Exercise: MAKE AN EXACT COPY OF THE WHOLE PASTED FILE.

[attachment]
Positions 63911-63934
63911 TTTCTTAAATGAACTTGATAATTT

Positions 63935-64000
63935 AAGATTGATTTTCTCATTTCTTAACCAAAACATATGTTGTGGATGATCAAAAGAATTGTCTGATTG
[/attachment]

Positions 63911-63934
63911 TTTCTTAAATGAACTTGATAATTT

Positions 63935-64000
63935 AAGATTGATTTTCTCATTTCTTAACCAAAACATATGTTGTGGATGATCAAAAGAATTGTCTGATTG